CARBONDALE, Colorado - Rather than the two-lane roundabout proposed by the Colorado Department of Transportation (CDOT) for the intersection of Main Street and Highway 133, a one-lane roundabout may be able to handle the traffic volumes projected there in 20 years.
That's according to an independent analysis of roundabout possibilities by the Walkable Livable Communities Institute, a Washington-based group commissioned by the town of Carbondale to study alternatives to CDOT's proposed roundabout design.
Carbondale trustees discussed those possibilities at their meeting Tuesday night.
Michael Wallworth, an analyst who completed the study on behalf of the town, proposed in a memo to the town that CDOT build either a one-lane "radial" roundabout or a two-lane roundabout, the outside lane of which could be covered by temporary curbs until traffic increased enough to warrant its use.
By 2032, CDOT projects that the intersection in question could see peak traffic volumes of up to 1,900 vehicles per hour in the morning and 2,200 vehicles during evening rush hour.
Still, Wallworth wrote that a two-lane roundabout wouldn't necessarily be needed to accommodate that traffic, and a smaller option could "fully address the needs of all modes of transportation, and hence potential for added safety, while accommodating needed capacity."
A one-lane roundabout wouldn't require added traffic signals, Wallworth noted, which would reduce driver delays compared to the so-called "offset left" option proposed by CDOT.
That option tends to encourage high speed exit from the roundabout, Wallworth wrote, as well as high speed right turns that can endanger pedestrians.
Trustees Allyn Harvey and Pam Zentmeyer both reiterated their support for a one-lane roundabout option, but Terry Kirk, the owner of Sopris Liquor and Wine in Carbondale, cautioned town officials to be sure they don't "underbuild" the roundabout only to have to expand it again when traffic increases.
"It's going to be a long construction period," he said. "We don't want to put local businesses through more than we have to."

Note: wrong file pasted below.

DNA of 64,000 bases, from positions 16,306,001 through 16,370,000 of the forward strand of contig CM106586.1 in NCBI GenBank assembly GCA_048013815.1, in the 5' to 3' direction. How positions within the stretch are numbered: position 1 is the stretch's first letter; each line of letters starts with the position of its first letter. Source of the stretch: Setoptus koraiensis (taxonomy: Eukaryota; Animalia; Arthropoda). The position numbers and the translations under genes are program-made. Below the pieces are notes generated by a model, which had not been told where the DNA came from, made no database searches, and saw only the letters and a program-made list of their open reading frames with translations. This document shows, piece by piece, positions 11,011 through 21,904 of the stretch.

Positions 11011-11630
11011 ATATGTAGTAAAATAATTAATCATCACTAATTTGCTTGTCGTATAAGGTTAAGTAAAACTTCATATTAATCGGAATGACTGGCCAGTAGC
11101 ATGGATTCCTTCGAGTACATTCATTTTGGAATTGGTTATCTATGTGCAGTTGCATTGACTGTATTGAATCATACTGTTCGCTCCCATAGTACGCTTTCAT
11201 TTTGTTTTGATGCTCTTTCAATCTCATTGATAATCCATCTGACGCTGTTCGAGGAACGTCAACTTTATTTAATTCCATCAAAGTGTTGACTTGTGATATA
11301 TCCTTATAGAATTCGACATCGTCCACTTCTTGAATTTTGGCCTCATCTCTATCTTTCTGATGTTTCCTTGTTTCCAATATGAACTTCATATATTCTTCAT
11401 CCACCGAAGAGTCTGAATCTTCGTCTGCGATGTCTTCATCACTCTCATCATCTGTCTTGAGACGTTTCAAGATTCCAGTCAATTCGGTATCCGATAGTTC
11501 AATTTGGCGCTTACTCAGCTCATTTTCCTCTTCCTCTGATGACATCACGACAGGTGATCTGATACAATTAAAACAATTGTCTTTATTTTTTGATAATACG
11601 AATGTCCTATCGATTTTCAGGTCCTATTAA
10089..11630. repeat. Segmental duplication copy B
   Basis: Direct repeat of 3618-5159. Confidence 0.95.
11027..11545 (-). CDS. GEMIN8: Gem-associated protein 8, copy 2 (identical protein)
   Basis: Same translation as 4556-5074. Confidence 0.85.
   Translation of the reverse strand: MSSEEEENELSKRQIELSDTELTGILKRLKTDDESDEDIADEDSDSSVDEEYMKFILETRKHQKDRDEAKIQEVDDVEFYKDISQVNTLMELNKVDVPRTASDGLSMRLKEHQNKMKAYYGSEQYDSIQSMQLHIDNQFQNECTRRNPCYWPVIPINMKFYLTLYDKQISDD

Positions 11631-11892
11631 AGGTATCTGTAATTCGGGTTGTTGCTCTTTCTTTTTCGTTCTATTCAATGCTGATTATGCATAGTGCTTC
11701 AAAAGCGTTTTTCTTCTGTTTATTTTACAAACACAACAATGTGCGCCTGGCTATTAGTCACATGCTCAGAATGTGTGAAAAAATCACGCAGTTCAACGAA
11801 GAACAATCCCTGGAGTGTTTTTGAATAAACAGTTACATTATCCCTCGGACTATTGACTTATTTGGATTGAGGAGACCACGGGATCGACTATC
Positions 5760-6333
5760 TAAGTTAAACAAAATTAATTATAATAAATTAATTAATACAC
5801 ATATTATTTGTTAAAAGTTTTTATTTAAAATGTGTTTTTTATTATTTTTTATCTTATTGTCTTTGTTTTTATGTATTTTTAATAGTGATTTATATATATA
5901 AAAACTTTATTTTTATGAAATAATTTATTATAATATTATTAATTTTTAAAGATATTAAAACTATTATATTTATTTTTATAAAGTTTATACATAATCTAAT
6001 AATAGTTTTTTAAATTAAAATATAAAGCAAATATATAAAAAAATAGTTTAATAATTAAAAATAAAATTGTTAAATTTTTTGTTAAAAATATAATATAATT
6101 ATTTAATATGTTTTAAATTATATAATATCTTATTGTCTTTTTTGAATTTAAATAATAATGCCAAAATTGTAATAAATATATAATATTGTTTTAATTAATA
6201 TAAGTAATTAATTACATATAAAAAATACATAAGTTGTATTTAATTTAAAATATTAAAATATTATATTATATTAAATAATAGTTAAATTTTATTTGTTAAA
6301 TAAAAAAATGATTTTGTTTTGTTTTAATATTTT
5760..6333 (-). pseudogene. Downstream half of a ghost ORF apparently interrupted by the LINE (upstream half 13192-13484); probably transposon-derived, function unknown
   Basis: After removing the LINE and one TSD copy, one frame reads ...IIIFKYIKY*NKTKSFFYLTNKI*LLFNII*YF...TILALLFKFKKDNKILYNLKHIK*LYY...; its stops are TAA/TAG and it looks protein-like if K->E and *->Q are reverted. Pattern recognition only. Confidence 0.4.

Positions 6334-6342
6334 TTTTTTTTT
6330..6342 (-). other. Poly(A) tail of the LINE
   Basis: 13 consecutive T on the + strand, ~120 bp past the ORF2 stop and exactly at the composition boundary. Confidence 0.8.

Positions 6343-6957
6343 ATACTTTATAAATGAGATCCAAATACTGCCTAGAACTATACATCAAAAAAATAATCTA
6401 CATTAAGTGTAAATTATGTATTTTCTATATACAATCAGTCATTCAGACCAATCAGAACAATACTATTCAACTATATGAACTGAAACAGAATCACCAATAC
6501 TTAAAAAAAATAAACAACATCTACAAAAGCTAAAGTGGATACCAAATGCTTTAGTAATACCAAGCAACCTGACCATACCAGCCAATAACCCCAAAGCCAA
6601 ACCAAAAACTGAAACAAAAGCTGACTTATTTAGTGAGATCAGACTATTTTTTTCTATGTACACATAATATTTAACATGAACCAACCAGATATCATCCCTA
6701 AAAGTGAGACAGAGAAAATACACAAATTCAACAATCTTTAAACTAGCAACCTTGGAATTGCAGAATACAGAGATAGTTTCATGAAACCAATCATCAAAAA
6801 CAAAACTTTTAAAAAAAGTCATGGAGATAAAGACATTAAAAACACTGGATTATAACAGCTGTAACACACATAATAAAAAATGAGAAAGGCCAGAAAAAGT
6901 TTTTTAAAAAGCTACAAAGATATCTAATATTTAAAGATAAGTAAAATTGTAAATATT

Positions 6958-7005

The roundabout is proposed as part of $4.4 million in improvements that CDOT has planned for the Highway 133 corridor.
Construction on the project is expected to begin in 2014, and Carbondale Public Works Director Larry Ballenger said the design should be completed by the end of this year.
CDOT engineer Roland Wagner, who is performing a "peer review" of the roundabout options, could not be reached for comment. He will be back before the Carbondale trustees in the coming weeks to discuss his findings.
In other news, the trustees:
• Directed town staff to continue research into makers of a so-called "screw press" technology that could transform the town's sewage sludge into a "cake" product that is drier, easier to handle and cheaper to transport. Cooper Best of SGM Engineering, who produced a study for the city on the new technology, said it could reduce sludge-related truck trips from 350 to between 70 and 80 per year.
• Approved a letter of intent to participate in a solar energy power purchase agreement with Sunsense Solar, a Carbondale-based energy contractor. The agreement would involve installing solar panels on several town-owned facilities, possibly including the town shop, the water treatment plant, the Third Street Center and Town Hall.
• Awarded a contract for $47,110 to Highland Landscape of Carbondale for the installation of an irrigation system in a new town-owned community garden, to be located near the south side of the Third Street Center in Carbondale.
• Passed a resolution in support of a $109,000 grant application that the town submitted to Great Outdoors Colorado (GOCO) for the construction of a bike park at the North Face Park site in Carbondale. The town has pledged a $10,000 matching grant for the project, and Alpine Bank and the Thrift Shop of Aspen have also pledged their support if the town receives the GOCO grant.